April issue

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 Spare some change 

Recovery pilot offers an all-inclusive approach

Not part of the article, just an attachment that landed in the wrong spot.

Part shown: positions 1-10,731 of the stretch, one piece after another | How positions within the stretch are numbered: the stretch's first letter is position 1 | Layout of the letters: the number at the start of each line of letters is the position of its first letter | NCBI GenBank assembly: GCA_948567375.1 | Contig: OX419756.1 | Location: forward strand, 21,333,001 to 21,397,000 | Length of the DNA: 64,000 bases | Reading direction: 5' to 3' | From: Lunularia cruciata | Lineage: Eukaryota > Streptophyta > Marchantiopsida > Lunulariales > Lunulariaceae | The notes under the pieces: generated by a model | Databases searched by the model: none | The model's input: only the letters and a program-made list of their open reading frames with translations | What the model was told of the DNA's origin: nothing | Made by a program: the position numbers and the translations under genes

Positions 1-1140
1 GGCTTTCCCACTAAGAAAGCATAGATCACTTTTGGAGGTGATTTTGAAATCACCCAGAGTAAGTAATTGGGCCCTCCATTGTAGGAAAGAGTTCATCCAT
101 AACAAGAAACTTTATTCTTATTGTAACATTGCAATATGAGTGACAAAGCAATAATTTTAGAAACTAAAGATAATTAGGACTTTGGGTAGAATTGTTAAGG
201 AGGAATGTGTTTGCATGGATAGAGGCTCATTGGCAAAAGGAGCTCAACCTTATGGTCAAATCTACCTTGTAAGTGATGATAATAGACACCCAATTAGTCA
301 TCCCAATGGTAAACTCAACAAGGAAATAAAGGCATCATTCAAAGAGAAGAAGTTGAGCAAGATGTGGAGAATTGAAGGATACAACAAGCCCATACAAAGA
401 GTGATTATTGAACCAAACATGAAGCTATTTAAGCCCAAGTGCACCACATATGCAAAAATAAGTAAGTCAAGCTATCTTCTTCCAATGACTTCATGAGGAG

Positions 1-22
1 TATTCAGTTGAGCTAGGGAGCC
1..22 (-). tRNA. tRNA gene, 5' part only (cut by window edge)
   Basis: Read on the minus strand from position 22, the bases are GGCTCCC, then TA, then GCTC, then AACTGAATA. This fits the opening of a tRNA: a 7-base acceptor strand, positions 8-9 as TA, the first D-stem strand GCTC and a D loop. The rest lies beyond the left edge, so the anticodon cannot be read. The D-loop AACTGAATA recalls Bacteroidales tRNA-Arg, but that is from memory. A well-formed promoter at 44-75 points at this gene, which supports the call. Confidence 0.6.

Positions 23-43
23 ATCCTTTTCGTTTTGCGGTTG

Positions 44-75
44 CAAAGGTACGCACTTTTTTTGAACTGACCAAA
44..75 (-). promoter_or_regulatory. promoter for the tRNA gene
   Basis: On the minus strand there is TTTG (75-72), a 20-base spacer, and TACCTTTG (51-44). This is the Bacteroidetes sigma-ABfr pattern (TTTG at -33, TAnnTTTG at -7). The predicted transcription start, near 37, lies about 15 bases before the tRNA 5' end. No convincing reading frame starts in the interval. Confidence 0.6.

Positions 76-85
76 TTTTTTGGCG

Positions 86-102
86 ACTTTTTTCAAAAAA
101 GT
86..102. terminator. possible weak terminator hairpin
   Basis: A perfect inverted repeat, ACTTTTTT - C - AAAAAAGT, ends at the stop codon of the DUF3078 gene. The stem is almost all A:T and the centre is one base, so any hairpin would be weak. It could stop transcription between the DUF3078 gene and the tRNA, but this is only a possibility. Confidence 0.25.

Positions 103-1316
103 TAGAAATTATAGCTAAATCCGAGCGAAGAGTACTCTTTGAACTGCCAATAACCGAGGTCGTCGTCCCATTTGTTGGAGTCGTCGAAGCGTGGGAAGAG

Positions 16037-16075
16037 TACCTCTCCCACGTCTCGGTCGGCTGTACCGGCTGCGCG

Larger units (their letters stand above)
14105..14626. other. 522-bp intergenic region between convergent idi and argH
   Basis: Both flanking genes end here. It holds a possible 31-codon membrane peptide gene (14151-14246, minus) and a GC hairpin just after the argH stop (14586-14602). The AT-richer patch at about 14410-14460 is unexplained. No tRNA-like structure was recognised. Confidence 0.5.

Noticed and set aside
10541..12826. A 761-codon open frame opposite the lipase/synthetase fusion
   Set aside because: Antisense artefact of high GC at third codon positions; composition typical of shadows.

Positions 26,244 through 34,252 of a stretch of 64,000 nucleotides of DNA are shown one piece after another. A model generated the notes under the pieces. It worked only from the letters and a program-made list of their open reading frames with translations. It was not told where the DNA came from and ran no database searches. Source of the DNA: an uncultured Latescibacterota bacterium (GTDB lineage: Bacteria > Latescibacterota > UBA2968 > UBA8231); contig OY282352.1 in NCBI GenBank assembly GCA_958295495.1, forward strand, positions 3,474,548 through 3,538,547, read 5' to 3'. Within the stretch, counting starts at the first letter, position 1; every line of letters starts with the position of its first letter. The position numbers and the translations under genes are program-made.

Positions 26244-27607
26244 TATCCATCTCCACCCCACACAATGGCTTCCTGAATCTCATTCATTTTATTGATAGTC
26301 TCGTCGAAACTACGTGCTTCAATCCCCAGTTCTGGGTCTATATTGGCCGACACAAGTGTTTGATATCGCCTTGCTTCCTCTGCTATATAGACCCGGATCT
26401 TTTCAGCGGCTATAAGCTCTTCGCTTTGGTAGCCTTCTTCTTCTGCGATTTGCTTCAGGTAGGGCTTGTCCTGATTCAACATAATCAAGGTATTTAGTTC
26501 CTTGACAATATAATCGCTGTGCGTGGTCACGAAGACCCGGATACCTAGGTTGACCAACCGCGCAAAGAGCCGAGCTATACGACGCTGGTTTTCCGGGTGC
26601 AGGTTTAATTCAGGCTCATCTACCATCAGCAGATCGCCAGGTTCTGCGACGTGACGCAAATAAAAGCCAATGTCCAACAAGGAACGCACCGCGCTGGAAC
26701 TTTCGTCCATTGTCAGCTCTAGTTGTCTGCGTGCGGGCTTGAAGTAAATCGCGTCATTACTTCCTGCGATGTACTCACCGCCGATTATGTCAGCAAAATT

Recovery is here there and everywhere, but our cover story describes how Sefton had the chance to look at what it could mean across their entire treatment system. It was not just a case of shoehorning the word recovery in to get funding, but of looking at what service users really needed by consulting them. Realising that services were not accessible enough to everyone, ex service users were trained up as peer mentors to make sure everyone had a fair chance of getting exactly the right support. This is taking a user-led needs assessment to its logical conclusion, and Sefton were lucky to be selected as one of seven pilot areas. Let’s hope the benefits of their experience can now encourage others to take a fully inclusive approach by being adopted much more widely. Much further afield, Gill Bradbury brings some tough challenges to our attention by talking to Parina Limbu Subba about her women’s harm reduction programme in Nepal (page 16). The scale of their challenge is daunting, right down to trying to run a service with daily power cuts lasting up to six hours. The attitude with which they tackle seemingly insurmountable obstacles, not least basic funding, is inspiring in itself. 

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